Subsequently, according to the evidence given by P.W. 2 a clerk in the Sathur Panchayat Board, the Panchayat Board appears to have decided to grant a license. This resolution was passed about a month prior to the witness giving evidence, which was on 30th August, 1955. The license, therefore, must have been issued within a short time after his giving evidence. The Panchayat Board unfortunately prosecuted the respondent, because on 24th March, 1955, it was found that the respondent was running the motor, without a license. This was seen by P.Ws. 1 and 3 and by P.W. 6 when they visited the factory on 24th May, 1955. Therefore, before the issue of the actual license, which was issued subsequent to the visit of P.W. 6, the respondent had undoubtedly installed the motor and was running it. The question now is whether his action is a legal one.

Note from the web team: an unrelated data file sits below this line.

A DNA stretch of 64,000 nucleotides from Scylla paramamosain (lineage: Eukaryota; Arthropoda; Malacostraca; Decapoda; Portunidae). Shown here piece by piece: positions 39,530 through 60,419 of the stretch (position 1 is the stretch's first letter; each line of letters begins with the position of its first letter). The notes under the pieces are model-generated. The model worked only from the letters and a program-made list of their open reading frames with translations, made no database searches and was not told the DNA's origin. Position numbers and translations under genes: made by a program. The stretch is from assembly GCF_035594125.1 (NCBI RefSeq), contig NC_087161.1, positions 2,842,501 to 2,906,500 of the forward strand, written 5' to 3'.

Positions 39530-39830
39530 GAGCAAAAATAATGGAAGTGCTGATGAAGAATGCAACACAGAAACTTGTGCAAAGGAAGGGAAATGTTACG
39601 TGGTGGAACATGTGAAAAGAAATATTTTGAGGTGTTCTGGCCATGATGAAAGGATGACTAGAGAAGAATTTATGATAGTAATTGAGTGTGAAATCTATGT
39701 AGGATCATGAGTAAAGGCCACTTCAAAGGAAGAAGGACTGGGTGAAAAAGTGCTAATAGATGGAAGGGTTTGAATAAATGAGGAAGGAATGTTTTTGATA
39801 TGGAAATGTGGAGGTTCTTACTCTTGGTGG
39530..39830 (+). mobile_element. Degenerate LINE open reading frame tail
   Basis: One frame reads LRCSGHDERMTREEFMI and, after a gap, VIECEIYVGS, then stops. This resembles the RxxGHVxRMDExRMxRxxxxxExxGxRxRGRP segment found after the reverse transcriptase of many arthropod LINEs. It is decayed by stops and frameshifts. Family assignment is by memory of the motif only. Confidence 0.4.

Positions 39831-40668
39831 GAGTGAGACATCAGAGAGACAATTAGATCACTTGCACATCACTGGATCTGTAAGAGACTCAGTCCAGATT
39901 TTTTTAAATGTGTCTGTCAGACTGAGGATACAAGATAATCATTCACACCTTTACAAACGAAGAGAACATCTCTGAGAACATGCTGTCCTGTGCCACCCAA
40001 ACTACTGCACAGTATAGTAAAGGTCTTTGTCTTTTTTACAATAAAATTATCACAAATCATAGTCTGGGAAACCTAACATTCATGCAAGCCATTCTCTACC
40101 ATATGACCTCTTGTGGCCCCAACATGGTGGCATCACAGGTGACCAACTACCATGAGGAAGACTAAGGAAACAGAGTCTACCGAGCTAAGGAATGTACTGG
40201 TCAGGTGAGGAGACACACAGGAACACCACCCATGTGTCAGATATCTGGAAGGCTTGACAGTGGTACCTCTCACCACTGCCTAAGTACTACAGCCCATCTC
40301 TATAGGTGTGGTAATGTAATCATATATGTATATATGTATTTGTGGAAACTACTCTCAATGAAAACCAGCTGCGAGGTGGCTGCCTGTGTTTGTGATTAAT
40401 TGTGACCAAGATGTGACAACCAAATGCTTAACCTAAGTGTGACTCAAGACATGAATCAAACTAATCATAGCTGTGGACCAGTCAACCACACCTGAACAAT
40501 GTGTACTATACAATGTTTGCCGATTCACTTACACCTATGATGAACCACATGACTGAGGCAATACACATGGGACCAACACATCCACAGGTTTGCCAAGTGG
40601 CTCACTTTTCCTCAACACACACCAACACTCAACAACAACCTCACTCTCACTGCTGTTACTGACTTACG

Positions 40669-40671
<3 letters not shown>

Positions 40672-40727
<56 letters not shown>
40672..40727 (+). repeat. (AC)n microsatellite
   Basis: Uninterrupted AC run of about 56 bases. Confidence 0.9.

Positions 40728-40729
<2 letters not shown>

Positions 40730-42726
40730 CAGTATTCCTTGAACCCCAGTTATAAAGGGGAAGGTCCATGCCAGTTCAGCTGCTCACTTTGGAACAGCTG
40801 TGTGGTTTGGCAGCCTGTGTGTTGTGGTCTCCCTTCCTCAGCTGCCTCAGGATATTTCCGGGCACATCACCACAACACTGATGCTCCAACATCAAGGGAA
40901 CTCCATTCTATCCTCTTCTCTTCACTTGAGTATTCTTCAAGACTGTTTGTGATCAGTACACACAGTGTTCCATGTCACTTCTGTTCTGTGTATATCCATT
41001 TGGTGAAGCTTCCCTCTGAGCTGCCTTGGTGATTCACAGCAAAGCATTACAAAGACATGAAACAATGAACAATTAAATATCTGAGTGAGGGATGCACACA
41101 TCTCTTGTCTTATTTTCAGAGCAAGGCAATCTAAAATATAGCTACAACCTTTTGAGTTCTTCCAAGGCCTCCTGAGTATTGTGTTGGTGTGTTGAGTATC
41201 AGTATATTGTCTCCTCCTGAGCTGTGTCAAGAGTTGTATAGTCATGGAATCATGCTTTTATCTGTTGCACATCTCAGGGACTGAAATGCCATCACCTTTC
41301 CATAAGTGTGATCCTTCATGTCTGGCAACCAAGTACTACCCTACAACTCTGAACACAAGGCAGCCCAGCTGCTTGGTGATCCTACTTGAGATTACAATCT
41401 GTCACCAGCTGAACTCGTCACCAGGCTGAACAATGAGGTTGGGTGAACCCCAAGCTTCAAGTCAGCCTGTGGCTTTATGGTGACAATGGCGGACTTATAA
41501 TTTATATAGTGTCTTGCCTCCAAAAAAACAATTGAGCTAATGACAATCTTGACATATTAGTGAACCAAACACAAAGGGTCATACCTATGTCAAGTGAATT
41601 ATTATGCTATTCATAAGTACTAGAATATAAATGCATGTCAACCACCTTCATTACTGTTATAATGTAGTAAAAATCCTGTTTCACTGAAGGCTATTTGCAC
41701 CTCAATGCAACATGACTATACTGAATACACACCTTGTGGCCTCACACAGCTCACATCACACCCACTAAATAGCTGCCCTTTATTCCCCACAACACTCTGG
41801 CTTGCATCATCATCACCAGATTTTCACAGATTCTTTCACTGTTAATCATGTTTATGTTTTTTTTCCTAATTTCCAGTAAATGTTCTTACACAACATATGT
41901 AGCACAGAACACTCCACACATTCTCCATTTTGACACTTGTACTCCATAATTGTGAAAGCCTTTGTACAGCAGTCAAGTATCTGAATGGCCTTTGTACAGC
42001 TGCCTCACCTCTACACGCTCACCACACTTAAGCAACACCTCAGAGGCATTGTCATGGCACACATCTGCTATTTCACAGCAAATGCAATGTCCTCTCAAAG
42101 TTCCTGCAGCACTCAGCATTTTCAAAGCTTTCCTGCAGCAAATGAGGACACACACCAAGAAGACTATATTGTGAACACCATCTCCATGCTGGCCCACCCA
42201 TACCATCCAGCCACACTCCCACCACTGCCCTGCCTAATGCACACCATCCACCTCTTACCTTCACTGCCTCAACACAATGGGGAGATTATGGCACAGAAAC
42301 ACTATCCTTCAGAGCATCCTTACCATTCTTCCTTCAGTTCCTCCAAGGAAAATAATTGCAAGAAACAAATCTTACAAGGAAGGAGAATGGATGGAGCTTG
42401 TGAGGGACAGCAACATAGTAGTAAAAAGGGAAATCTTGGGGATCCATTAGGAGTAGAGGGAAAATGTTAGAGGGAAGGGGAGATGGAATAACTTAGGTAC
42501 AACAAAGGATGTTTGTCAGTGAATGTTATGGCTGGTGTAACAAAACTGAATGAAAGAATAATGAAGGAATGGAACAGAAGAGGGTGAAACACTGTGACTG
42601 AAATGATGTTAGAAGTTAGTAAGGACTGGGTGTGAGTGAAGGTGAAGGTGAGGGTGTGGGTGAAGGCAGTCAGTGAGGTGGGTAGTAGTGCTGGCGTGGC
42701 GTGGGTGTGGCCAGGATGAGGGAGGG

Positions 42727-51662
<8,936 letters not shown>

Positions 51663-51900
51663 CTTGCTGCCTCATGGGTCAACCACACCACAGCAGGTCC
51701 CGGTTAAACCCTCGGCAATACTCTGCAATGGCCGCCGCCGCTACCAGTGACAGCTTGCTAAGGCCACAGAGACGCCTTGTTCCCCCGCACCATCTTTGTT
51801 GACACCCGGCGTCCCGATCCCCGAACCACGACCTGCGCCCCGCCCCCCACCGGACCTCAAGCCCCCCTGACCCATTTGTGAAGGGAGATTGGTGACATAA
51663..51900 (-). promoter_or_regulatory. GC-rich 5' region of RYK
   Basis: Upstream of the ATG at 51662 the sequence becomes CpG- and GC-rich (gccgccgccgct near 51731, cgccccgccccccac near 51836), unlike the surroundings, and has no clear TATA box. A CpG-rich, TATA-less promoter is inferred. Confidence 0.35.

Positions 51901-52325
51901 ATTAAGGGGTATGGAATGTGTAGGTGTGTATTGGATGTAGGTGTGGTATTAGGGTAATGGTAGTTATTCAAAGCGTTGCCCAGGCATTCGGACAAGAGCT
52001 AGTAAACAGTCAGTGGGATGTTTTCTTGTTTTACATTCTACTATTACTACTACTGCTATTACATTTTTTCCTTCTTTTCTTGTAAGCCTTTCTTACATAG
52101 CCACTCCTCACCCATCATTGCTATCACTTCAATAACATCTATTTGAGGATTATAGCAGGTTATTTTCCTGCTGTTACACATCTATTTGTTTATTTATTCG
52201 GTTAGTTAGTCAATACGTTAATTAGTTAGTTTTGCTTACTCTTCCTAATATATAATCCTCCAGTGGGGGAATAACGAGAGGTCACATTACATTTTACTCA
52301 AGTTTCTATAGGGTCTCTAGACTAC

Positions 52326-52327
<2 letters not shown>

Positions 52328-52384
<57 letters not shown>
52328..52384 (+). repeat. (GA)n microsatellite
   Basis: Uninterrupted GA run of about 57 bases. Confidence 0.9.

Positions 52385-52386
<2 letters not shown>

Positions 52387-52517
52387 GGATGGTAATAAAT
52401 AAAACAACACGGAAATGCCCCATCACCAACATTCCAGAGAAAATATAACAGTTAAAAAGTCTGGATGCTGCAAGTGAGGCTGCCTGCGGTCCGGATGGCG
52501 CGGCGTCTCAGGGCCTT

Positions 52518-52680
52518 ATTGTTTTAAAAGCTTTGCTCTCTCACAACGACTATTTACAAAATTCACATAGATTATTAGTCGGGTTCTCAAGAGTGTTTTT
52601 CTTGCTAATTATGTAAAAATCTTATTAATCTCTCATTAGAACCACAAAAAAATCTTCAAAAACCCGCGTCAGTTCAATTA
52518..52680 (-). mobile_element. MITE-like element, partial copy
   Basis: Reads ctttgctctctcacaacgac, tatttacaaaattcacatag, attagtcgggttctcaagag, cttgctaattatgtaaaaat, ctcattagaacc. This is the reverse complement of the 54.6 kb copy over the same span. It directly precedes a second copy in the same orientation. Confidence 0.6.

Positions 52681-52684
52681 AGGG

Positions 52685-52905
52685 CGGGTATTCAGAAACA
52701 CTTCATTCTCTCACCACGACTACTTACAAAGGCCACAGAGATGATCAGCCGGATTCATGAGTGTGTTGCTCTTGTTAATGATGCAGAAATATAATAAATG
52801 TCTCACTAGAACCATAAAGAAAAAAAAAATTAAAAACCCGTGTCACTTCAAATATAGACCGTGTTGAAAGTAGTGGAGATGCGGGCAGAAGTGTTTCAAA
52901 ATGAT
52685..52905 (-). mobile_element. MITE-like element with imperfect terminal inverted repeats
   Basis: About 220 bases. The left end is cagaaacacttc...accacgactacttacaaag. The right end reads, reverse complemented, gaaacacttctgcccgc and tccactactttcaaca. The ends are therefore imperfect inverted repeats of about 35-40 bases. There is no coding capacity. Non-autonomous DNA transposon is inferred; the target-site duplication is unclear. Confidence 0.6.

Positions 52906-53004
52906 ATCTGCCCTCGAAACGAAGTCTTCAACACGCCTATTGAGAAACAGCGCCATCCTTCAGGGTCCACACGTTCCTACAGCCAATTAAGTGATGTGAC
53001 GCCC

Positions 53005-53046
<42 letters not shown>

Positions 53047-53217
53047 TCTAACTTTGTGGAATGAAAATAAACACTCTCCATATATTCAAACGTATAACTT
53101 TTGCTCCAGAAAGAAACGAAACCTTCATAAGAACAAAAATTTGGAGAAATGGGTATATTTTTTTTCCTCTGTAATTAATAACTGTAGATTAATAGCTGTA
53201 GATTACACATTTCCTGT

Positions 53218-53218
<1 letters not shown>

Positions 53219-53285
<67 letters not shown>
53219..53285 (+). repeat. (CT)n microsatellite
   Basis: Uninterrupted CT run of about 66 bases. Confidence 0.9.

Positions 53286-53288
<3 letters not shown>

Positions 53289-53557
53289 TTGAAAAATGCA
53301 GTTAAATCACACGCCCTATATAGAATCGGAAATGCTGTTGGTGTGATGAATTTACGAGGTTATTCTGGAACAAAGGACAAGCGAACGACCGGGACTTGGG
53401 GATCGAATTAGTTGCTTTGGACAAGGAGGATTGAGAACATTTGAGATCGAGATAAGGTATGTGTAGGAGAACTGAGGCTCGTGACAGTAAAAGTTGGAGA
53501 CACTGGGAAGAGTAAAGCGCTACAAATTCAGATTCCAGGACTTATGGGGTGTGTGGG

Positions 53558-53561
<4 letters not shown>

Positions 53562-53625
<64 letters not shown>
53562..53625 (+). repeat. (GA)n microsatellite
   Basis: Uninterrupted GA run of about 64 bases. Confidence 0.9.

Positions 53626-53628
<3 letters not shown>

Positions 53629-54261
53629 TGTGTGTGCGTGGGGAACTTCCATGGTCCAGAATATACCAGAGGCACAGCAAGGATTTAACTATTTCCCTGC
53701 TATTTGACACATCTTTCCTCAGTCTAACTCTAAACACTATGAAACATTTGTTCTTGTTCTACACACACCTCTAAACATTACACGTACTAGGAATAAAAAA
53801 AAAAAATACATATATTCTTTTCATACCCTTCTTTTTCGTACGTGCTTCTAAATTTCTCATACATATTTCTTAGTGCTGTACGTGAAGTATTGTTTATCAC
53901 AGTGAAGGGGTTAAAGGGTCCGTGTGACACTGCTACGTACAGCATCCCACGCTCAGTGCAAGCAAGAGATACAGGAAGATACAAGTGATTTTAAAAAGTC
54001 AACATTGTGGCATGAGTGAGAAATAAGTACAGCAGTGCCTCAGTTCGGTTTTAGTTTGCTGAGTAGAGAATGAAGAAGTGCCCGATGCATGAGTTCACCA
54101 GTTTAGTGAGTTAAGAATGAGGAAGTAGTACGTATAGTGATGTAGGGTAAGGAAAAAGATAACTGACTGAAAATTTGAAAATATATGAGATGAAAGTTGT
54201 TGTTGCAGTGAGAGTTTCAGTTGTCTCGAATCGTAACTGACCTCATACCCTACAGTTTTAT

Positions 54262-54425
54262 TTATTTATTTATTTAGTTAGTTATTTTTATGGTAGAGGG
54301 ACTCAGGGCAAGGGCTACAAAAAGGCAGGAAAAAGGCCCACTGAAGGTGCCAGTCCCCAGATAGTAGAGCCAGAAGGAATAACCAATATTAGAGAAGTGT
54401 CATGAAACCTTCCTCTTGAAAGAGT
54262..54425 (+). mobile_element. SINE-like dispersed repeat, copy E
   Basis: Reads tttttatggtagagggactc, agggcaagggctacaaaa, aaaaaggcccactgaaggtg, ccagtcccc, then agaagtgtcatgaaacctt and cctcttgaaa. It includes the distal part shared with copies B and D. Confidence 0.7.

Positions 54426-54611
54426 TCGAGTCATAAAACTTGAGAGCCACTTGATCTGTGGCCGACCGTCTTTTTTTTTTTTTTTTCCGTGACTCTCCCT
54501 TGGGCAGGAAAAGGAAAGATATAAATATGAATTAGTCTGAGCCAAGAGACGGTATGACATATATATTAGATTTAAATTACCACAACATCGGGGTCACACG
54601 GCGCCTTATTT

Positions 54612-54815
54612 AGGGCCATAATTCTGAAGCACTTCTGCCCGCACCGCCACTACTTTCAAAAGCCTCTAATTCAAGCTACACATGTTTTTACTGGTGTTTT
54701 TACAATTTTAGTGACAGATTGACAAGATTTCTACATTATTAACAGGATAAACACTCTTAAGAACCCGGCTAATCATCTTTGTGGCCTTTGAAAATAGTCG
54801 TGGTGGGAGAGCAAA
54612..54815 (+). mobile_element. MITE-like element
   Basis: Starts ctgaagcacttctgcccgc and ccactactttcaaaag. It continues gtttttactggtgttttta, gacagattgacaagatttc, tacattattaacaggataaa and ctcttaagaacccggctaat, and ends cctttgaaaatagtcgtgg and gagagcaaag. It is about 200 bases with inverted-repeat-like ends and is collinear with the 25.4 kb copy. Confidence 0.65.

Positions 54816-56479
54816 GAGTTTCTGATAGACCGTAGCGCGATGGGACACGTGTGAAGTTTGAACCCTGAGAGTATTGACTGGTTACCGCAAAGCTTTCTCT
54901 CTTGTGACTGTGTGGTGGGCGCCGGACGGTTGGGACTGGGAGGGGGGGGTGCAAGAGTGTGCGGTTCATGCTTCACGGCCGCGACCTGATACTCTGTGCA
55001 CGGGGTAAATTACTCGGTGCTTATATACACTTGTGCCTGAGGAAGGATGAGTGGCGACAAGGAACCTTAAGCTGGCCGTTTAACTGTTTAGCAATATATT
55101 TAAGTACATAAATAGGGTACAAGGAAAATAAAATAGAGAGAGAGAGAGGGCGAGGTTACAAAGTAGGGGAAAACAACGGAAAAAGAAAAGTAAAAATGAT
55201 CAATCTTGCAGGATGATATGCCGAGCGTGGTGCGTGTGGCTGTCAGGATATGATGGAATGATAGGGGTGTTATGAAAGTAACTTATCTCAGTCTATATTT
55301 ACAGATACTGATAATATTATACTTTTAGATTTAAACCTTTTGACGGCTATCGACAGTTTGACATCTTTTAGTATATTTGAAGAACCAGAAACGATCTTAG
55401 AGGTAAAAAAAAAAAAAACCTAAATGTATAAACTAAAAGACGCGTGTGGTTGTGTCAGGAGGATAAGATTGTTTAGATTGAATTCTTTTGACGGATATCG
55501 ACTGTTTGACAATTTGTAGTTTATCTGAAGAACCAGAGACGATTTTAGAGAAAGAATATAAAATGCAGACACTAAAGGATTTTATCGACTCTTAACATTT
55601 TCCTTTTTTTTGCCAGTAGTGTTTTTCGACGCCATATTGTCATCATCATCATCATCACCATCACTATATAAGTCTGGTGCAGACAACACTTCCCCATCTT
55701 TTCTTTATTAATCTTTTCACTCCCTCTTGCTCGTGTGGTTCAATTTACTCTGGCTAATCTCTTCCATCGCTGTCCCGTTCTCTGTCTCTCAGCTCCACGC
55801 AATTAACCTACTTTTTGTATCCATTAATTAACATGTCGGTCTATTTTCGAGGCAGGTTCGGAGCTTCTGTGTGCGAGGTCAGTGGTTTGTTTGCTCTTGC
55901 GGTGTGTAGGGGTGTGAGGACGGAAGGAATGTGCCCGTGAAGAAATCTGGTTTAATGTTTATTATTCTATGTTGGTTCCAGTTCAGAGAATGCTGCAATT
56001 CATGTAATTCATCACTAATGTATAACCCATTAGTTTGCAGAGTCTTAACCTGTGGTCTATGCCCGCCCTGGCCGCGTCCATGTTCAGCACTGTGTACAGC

3. That the respondent cannot instal this motor and run it without a license is not disputed. That the respondent applied for a license and permission by his application, dated 14th March, 1955, is not disputed. The only question is whether the order passed on 21st April, 1955, under Exhibit P-7 can be construed as an order passed under Section 96(3) of the Panchayats Act. Under Section 96(3), if orders on an application for any license or permission are not communicated to the applicant within thirty days or such longer period as may be prescribed in any class of cases after the receipt of the application by the executive authority the application shall be deemed to have been allowed for the period. By Notification XXX issued und.er the powers conferred by the Government by Section 96(3) of the Madras Village Panchayats Act, 1950, the authorities were directed to pass orders and communicate the same within 60 days after the receipt of the application. Section 96(3) must, therefore, be read as within 60 days after the receipt of the application. Now, the question is whether the order passed on 21 st April, 1955, can be considered to be an order passed under Section 96(3).